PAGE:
by R. S. Pyne

“Death by chocolate,” she said, cutting him another generous slice. He could not help himself, cable tied to a chair with a skewer driven through each thigh. The long spikes had missed anything vital, the femoral artery intact but still a lot of blood. It dripped into a basin, drop by precious drop.

“Blood is the special ingredient in my mirror glaze,” she said, in case he wanted to know, “and in the ganache.” She smiled. Ice blue eyes regarded him without pity, hovering just this side of insanity. “It has to be human – has to be fresh.”

He could see his face reflected in the perfectly tempered icing, knew he had to pick up the fork otherwise she would cut something off again, something he would miss.  Bloody stumps leaked – three fingers severed with a cleaver as punishment for his bad language. He did not have to force himself to swallow. It tasted so good; its chocolate decadence balanced by a salty, metallic flavor from the blood.

“It is my version of Sanguinaccio Dolce – sweet blood pudding. I had it in Italy and adapted the recipe. Out there they use pig’s blood, but I find people improves the flavor.”

She smiled again, slipping back to her old lady alter-ego. Sharing cooking tips with a main ingredient seemed to bring pleasure.

“Ground almonds, flour and baking powder makes it more like a gateau, but the basic mixture is the same. Blood, dark chocolate, sugar, pine nuts, raisins, and milk, mix more blood into the ganache.”

He asked her to let him go, trying one last time and the harmless old lady mask slipped. Her hand moved to rest on the meat skewer embedded in his right thigh, long pianist’s fingers curled around the handle and pushed it deeper into his flesh. Bone grated against metal as she twisted. He screamed and passed out, unconscious before his head hit the plate with its smeared chocolate residue.

The woman cut another piece and watched him, remembering.

“I will forgive your appalling table manners, under the circumstances.”  She took a bite and savored the taste – a cake with body in it in a literal sense of the word. 

She had always been had a healthy appetite for those things in life that gave pleasure – the trinity being cake, red wine, and no-strings sex. The man would never be her type even at twenty years younger, one out of three better than nothing. She took another bite, waiting for him to revive. Her gaze moved to the picture on the mantlepiece: a woman in her twenties with hope in her eyes. Soon, darling; she smiled at the familiar voice in her head and turned back to her guest.

There had been a time, she thought she might be losing her mind – the time After when nobody bothered to help. New realization crystallized her resolve to do what must be done. Slowly, she slapped him across the face – hard. His eyes snapped open like a child waking from a nightmare only to find a worse reality waiting for him.

“Your second slice had just a pinch of powdered Vine of the Soul,” she said. “One of my favorite nephews is a field anthropologist in South America. He brought back a sample.” She whistled a rising three note that died away to silence; patches of dark shadow detached and flowed together. “Shamans use it to journey to the spirit world or summon spirits back into this plane of existence.”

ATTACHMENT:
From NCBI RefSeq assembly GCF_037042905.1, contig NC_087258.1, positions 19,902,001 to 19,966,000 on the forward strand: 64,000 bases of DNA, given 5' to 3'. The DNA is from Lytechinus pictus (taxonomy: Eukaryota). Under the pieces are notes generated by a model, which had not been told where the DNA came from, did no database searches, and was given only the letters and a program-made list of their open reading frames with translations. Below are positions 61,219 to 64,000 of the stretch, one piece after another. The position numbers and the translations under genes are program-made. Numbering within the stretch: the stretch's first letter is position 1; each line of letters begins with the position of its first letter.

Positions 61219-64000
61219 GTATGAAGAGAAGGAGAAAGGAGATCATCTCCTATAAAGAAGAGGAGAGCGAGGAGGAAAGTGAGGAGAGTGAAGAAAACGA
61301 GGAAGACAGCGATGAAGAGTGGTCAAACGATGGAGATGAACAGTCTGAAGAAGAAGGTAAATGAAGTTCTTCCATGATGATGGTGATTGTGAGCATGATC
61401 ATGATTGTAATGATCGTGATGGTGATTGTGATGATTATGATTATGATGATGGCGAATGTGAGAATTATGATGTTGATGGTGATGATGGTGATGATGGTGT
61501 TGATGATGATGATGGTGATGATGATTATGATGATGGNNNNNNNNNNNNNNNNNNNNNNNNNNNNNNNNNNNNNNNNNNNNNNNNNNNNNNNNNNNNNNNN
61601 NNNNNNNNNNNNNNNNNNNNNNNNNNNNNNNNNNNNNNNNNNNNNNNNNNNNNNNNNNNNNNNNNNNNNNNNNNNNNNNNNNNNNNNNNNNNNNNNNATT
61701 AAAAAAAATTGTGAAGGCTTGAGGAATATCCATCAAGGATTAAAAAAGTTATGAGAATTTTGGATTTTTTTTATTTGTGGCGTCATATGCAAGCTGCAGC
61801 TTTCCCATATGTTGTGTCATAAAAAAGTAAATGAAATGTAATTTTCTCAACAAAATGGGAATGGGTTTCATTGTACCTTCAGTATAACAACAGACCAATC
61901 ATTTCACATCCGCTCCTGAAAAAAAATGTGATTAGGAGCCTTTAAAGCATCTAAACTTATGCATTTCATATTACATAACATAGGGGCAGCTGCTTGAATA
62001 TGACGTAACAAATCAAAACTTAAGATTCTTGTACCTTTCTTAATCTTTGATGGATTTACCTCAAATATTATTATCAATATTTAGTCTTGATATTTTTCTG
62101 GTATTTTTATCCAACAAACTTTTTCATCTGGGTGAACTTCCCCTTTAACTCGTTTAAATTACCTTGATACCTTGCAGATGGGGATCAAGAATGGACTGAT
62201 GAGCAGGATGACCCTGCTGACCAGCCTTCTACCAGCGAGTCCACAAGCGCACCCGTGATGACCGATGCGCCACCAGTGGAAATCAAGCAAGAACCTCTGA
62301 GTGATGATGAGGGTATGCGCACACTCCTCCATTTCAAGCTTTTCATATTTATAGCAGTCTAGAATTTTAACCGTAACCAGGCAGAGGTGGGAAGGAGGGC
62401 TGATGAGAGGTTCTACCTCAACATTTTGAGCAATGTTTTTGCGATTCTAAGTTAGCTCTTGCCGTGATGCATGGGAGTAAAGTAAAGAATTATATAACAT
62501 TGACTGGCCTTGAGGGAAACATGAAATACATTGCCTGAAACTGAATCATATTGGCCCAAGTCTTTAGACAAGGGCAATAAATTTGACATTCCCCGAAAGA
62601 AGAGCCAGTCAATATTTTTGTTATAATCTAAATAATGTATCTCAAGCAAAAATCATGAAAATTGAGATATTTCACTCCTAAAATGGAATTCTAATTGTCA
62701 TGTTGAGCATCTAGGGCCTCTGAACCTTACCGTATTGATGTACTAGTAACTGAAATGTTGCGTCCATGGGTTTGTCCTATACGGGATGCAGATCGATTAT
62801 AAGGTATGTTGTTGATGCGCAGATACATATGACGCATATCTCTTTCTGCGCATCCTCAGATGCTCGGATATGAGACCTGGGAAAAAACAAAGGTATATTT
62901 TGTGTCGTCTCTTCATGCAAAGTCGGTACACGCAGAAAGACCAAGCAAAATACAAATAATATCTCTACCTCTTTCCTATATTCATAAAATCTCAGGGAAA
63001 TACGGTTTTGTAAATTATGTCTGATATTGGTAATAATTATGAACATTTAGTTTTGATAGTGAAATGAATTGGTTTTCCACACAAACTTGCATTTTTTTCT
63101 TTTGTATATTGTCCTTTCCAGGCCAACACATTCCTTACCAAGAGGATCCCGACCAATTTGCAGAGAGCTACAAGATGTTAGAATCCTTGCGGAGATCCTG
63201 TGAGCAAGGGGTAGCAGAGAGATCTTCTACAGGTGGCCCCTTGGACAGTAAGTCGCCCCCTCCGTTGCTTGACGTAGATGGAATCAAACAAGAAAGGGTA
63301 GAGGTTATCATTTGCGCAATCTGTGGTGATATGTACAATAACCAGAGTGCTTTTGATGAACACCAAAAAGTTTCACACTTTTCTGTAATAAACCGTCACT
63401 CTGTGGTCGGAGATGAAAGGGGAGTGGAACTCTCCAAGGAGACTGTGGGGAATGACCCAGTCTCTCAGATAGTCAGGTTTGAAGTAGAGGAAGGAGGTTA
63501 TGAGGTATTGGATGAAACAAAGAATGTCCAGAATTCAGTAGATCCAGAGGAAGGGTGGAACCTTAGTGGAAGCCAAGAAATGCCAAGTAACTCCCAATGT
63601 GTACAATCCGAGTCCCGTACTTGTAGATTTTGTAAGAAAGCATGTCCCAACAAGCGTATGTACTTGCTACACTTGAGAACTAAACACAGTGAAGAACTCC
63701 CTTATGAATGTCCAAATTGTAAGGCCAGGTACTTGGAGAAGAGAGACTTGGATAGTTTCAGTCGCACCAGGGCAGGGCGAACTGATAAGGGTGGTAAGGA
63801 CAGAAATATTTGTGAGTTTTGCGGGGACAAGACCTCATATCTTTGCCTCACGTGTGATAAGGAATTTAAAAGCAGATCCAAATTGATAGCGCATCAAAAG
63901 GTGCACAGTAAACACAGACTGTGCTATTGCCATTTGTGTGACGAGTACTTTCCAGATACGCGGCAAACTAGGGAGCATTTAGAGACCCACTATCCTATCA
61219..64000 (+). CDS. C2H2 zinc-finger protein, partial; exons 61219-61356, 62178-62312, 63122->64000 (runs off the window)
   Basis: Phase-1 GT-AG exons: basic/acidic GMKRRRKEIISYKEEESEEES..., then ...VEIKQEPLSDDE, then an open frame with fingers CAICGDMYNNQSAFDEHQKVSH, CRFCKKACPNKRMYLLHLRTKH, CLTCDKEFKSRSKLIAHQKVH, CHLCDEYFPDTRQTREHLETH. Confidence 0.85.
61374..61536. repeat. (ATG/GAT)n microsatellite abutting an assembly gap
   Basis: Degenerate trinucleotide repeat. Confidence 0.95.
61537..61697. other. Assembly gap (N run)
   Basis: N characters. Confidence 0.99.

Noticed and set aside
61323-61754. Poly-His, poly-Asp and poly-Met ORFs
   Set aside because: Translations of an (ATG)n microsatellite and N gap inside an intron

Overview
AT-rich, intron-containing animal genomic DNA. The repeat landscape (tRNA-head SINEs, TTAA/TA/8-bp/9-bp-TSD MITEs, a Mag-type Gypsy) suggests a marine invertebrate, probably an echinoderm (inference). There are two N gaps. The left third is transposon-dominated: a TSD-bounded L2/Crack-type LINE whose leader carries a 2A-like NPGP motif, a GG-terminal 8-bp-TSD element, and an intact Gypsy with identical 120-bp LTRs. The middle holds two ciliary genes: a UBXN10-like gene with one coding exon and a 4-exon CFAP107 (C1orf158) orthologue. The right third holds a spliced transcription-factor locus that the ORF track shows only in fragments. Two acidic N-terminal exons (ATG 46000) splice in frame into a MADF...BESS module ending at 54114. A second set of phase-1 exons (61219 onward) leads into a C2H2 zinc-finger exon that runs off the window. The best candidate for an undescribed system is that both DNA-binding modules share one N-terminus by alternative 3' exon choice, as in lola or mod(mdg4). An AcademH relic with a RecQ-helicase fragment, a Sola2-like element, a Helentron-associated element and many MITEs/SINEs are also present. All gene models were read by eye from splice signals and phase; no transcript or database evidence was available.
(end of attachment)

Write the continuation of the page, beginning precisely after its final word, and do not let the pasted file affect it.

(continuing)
The shadows whirled around the chair. One of them covered his face with insubstantial hands – a childish game of peekaboo. She gently brushed one of the questing tendrils away, her eyes bright with crystalline tears. “This is a new sub-species of Soul Vine – one that allows spirits to return if they have unfinished business. There are things in the dark – things that have waited a long time to make you pay.”

“What have I ever done to you?” He sobbed, still not seeing the similarity between the woman in the photograph and the older one sat next to him calmly eating cake.

“Not to me,” she said, shaking her head when he begged for mercy when he did not even know why, who she spoke for to give a voice to the voiceless. The strongest shadow took on the form it had worn in life. Shadows did not forgive, all the old grief returning.

An icy heaviness tainted the air that had not been there before as spirits crowded around the chair. They did not forget or forgive, his guilty conscience giving them all names.

She looked at the dark form that had been her only daughter and saw it smile, cold as moonlight and pitiless as a winter wind over an unmarked grave – no evidence he had anything to do with her disappearance. A fabricated alibi and an accomplice happy to play along. The police tried their best and then moved it to their cold case files. He changed his name and found a new love interest – another cold case file left to gather dust when it happened again.

“You said you loved her. She loved you but all you ever gave her was an ending.” She looked down to check the basin. Enough for another sweet blood cake for the church picnic, the ladies fighting amongst themselves to be the first to scrape the plate clean. They would never know the secret ingredient. Their consciences were unblemished by hidden sin – no spirits waited to claim the congregation of Sacred Heart Ad Vincula unless Reverend Allen was a good liar.

“Let me give you one.”

He screamed as vengeful spirits wrapped insubstantial arms around his neck. One poured into his mouth, filling him with deathly dark oblivion.

Revenge was a dish best served cold … or with a rich chocolate frosting.